Chapter 9: Case Study - Local Church Statistics


Good research can help us properly reflect on the place we find ourselves.  Evidence-based research is an accepted part of modern life and the dialogue it creates can powerfully help local churches consider before God their place in the mission to today’s world (Barley, 2006).


Introduction

This chapter presents a case study of one Church of Scotland congregation allowing an examination of concrete examples indicative of the range and types of data available in a congregational setting.  Locally generated and collated material was gathered and augmented with information from a variety of other sources including the Church of Scotland statistical parish profile information (derived from the 2011 census) as well as relevant regional and national statistics.  This information was presented to a variety of audiences within the congregation including the Kirk Session, committees and focus groups, each engaging in what might be termed ‘reflexive monitoring’ (Carroll, 2000), that is, being aware of  information to guide decision making.


As the various groups or entities interacted and responded to the information, a critical examination of how members and office-bearers of the congregation responded and reacted to data of a quantitative nature being offered to them for their consideration and forward planning.  Areas of interest include the general attitude to statistics, the perceived value or otherwise of the data offered and ultimately whether the data presented can, and does, lead to new outlooks and altered actions.


The congregation participating in this examination was Kilsyth Anderson Memorial Church, the congregation where the writer is currently the minister of Word and Sacrament and has been since 2013.  As a minister, I have ready access to a wide range of local resources, including the opportunity to observe and to interact regularly with the principal office-bearers and others, both within and external to the church community.  


Congregational Information and Data

This congregation of Kilsyth Anderson Memorial Church (referred to locally as the Anderson Church) is typical of many Church of Scotland congregations, both in its composition, and its modes of operation.  Geographically, it is situated in a central location within the town of Kilsyth on Kingston Road, part of the main highway through the town.  It is adjacent to a busy hotel and restaurant and arguably placed in an advantageous position regarding both visibility and accessibility.  The Anderson Church has occupied this position since 1893 and is, therefore, a local landmark as well as a cherished local institution.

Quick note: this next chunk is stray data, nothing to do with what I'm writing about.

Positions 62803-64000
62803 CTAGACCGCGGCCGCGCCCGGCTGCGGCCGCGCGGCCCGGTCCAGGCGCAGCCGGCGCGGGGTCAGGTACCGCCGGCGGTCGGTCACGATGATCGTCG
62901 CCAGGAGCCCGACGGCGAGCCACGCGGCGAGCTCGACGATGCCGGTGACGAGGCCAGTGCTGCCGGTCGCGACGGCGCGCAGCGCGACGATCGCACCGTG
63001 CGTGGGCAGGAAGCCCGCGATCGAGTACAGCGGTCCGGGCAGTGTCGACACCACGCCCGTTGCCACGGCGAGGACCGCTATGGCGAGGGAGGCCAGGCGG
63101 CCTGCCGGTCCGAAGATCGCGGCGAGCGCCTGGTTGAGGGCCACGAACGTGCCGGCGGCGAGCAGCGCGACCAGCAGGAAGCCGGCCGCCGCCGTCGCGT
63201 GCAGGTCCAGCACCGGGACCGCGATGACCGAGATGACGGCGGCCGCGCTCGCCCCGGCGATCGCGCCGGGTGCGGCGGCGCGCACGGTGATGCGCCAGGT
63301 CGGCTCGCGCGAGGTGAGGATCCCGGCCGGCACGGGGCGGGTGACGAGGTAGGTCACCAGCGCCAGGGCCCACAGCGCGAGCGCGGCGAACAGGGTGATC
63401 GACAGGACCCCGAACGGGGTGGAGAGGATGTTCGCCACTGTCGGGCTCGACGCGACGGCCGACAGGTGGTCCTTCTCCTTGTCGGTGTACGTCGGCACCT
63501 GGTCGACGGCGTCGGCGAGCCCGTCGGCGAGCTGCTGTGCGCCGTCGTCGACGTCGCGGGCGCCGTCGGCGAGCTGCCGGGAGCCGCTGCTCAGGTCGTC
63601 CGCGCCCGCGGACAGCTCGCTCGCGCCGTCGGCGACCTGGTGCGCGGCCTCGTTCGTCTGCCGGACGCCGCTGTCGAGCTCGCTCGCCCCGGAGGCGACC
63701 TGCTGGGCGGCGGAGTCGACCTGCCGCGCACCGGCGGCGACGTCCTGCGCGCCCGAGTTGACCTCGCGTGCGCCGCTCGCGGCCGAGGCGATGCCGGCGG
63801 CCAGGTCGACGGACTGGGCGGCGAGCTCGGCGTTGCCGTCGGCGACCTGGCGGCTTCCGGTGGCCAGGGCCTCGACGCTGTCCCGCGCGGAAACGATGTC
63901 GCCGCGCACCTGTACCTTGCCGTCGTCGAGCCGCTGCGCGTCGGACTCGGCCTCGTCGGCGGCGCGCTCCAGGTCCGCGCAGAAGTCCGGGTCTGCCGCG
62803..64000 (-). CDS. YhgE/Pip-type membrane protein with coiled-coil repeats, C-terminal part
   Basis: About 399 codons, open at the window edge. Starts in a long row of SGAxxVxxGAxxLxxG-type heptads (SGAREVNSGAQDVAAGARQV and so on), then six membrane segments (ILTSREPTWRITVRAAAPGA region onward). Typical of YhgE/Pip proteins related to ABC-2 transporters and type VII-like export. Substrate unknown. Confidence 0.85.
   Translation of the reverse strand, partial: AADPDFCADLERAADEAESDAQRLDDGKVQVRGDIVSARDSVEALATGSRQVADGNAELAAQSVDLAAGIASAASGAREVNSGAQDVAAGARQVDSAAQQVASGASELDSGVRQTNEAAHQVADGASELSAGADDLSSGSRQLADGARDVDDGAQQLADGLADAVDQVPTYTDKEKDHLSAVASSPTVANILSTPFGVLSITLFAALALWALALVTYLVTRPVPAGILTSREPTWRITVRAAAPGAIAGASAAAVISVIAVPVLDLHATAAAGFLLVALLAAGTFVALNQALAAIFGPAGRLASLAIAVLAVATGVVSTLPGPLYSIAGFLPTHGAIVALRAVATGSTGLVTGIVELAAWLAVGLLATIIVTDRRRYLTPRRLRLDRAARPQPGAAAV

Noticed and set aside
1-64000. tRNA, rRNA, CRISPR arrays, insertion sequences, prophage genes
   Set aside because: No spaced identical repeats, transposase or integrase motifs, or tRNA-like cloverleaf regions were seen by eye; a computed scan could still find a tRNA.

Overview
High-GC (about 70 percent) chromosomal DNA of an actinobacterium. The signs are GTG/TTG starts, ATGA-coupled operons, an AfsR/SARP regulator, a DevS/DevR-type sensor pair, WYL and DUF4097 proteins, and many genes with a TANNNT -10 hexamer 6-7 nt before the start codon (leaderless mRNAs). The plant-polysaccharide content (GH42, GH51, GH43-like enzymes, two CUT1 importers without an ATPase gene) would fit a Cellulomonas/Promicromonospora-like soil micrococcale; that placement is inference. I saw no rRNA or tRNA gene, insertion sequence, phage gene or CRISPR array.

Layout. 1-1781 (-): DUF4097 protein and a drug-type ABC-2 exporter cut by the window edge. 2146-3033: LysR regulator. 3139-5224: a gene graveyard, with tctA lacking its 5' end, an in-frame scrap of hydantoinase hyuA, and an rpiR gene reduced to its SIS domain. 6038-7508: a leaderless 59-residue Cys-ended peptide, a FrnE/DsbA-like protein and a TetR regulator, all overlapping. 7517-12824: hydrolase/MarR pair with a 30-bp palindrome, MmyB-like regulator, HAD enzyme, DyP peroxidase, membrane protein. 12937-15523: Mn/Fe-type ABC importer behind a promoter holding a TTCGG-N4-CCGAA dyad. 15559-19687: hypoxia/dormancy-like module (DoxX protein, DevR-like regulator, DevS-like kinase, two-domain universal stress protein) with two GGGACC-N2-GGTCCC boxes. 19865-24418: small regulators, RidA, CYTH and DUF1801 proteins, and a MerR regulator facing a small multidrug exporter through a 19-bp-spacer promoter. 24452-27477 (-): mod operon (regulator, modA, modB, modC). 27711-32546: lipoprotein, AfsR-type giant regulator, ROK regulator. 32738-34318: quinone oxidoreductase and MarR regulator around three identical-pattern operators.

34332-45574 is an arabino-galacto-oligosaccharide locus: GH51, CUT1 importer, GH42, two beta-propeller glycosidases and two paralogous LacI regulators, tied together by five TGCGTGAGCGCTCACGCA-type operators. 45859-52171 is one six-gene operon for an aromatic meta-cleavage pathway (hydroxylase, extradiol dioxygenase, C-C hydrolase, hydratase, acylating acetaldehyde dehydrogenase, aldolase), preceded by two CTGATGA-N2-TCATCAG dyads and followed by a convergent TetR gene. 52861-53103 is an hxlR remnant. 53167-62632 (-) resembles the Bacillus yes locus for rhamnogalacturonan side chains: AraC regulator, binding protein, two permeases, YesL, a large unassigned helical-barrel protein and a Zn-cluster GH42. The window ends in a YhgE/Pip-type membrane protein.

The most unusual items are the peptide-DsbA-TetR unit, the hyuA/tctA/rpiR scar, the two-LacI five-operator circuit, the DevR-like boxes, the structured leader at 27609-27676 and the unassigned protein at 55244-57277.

Historically, the congregation had denominational affiliations to the Relief Church, United Presbyterian Church, then the United Free Church, before coming into the Church of Scotland in 1929.  In terms of character, Kilsyth Anderson has enjoyed a long history of evangelical polity and in recent years a strong preaching tradition has been evident, enjoyed and valued by church members.


In the town of Kilsyth, there are six other congregations representing a variety of Christian traditions, so within the ‘Christian marketplace’, there is both choice and competition. Furthermore, many community groups and leisure activities exist, creating a vibrant and challenging social environment for the available time and the attention of local people.  How the local congregation understands its ‘ecology’ (Ammerman, 1998, p. 40) its potential and its dangers will undoubtedly have a significant impact on both its present and its future.


My initial reaction, when inducted into the charge in March 2013, was that there were clear indications that the people of this congregation exhibited a passion for their local church fellowship.[1] What was also obvious was that the congregation was composed predominately of retired and older adults. The stories of the congregation’s identity emphasised an evangelistic orientation, but first impressions were of a congregation reflecting the values and practices of a ‘sanctuary’ church (Ammerman, 1998, p. 100).


Part of any new minister’s activities involves gathering pertinent information on their charge and its people.  From the outset, I decided to collect, collate and to analyse as much information as possible to provide an evidence base from which to make strategic leadership decisions.  At various points, the data has been shared with the Kirk Session of the congregation and with a small number of focus groups; information gathered from these various bodies will comprise parts of the discussions below.  In particular, I have detailed response and reaction arising out of their encounter with various pieces of data.


Congregational Demographics

From the outset of my tenure, it was clear that beyond basic numbers of members and adherents there was limited information on congregational demographics.  An update of our data records carried out to conform to new data protection legislation provided an opportunity to confirm the veracity of our information and to gather some additional information including the dates of birth.  In light of this new data an age profile of those who were members or adherents of the church was constructed (Graph 12).  70.7% of the church membership was found to be aged 65 or more; indeed, the median age of members or adherents of the congregation was 71 years old. [2]  Given that life expectancy is approximately 76.6 for males and 81.3 for females in this part of Scotland (National Records of Scotland, 2015) then it is reasonable to deduce that, on the face of it, this congregation is in desperate need of attracting new and younger members if it is to thrive.[3],[4]